Behind the Scenes at St Paul’s Cathedral
St Paul’s Cathedral is one of my favourite places to take people on tours. Not only is a spectacular-looking (both inside and out) but its vastness means there’s always so much more to discover.
It’s filled with impressive sights and artwork on the ground floor and historic monuments in the crypt alongside a revolving temporary display (and cafe!) But also you can scale it, climbing 528 steps to have a look out on a glorious view of London.
So, of course, I jumped at the chance when I had the opportunity to go on a Triforium tour of St Paul’s Cathedral, getting behind the scenes where members of the public can’t usually go.
Triforium Tour of St Paul’s Cathedral
Triforium simply means a space above the arches of a church. To get to the triforium in St Paul’s Cathedral you have a rather spectacular staircase to climb…
The Dean’s Stairs (sometimes called the geometric stair) was designed by Christopher Wren in 1705 and built by William Kempster. Its 88 stone steps appear to float, rising for 50ft.
Only a small fraction embedded in the wall, each step is perfectly shaped to balance the step before and after itself, with no other means of support.
Once you’re up to the triforium level you get a different, behind the scenes, look at the Cathedral floor.
Sometimes referred to as ‘The BBC View’, this is the birds eye angle that cameras and reporters have for National events like funerals and weddings.
Glancing to the right you can also spot a number of thin, silver trumpets.
There’s also a smaller organ, used to aid the choir when they stand here. Due to the distance from the main organ, there’s often delays with notes reverberating around the architecture and so without this organ the choir wouldn’t sound as delightful!
Hidden Treasure Behind the Scenes
They say one man’s junk is another man’s treasure. Well up in the spare attic spaces of St Paul’s Cathedral you find a pleasing amount of important clutter.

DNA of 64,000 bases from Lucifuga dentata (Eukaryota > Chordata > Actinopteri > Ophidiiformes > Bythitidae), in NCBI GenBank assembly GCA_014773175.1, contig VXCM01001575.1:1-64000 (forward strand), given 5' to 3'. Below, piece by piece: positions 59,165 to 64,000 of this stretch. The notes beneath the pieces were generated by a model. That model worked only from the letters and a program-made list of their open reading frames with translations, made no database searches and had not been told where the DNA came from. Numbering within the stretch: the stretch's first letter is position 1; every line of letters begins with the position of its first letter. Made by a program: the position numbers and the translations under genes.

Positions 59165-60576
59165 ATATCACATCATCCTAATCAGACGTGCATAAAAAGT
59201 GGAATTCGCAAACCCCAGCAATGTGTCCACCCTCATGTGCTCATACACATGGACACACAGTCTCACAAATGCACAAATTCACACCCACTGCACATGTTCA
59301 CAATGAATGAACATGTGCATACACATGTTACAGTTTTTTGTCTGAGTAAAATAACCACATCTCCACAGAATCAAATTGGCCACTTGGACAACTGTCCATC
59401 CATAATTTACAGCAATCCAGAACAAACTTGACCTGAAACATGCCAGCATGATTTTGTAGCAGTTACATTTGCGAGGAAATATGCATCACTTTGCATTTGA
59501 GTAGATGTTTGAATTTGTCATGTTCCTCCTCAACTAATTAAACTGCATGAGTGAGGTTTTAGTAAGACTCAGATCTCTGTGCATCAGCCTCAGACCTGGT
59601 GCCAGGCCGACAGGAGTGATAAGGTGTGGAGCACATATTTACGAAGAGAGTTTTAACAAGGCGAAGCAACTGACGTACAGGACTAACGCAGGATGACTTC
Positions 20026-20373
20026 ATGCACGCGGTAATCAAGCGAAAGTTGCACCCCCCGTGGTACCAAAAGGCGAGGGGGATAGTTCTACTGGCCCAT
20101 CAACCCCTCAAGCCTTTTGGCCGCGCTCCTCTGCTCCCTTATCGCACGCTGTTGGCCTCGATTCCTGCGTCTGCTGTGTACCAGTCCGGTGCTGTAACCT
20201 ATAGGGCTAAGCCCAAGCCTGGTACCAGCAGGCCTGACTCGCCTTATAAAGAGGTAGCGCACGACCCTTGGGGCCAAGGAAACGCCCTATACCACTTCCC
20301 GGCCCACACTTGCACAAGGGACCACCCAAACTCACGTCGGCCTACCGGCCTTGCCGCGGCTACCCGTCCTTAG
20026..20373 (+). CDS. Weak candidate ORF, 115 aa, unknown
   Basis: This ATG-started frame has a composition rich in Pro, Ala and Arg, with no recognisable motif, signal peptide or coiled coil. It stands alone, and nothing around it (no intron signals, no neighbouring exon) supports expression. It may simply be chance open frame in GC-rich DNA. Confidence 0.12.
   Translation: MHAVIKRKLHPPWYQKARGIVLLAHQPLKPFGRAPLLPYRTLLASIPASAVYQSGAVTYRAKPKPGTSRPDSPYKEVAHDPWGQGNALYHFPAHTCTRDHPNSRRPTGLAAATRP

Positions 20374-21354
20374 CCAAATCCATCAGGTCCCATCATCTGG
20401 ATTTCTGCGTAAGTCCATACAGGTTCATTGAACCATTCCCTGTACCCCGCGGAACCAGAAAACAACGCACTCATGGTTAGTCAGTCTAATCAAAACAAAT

This is the top of the huge font which stands inside the main entrance on the Cathedral floor. Carved by Francis Bird in 1726-1727 at a cost of £350, it’s affectionately referred to as the Bird Bath.
There’s also a spare pulpit, a monument to Captain Robert Fitzgerald (1817-1853) and Punjab Frontier Force.
Along the base you can read the dedication to Indian regiments; “12 Bombay Native Infantry Command and 5 Punjaub Calvary” It was designed by Francis Cranmer Penrose in 1861, who also designed the Duke of Wellington’s tomb that can be seen in the crypt.
There’s also a collection of broken bits of stones. On the face of it not that interesting. However…
They are a record of the stone remains from the Great Fire of London in 1666, carefully arranged by architectural style.
But the greatest of all the objects in the triforium storage spaces is a spectacular piece of wooden craftsmanship.
The Great Model
Occupying a room of its own, Christopher Wren’s Great Model is extraordinary.
Made between 1673-4 out of oak and plaster at a scale of 1:25, this was designed to be a perfect model of the Cathedral in case some disaster should happen to Wren.
Designed to be able to walk through at giant’s eye-level, it’s impossible to get a sense of the scale of this unless I include myself for illustration purposes!
Ok, so I’m only 4ft 10″ but you get the idea…
The interior also boasts superb attention to detail and you can even go inside the model, Christopher Wren apparently taking King Charles II on a cramped tour to explain how his Cathedral would look!
It cost £600 (the same as a decent London house at the time) and was painted a stone colour with gilded details.
Get Behind the Scenes at St Paul’s Cathedral
Triforium tours cost an extra £8 on top of the admission price to St Paul’s Cathedral (£18 for adults) and run on select dates available listed here.
You might also enjoy my other post about details of St Paul’s Cathedral you can view with general admission tickets. Read it here.
To enquire about booking a private guided tour of the Cathedral you can get in touch for more information. My email address is at the very bottom of this page.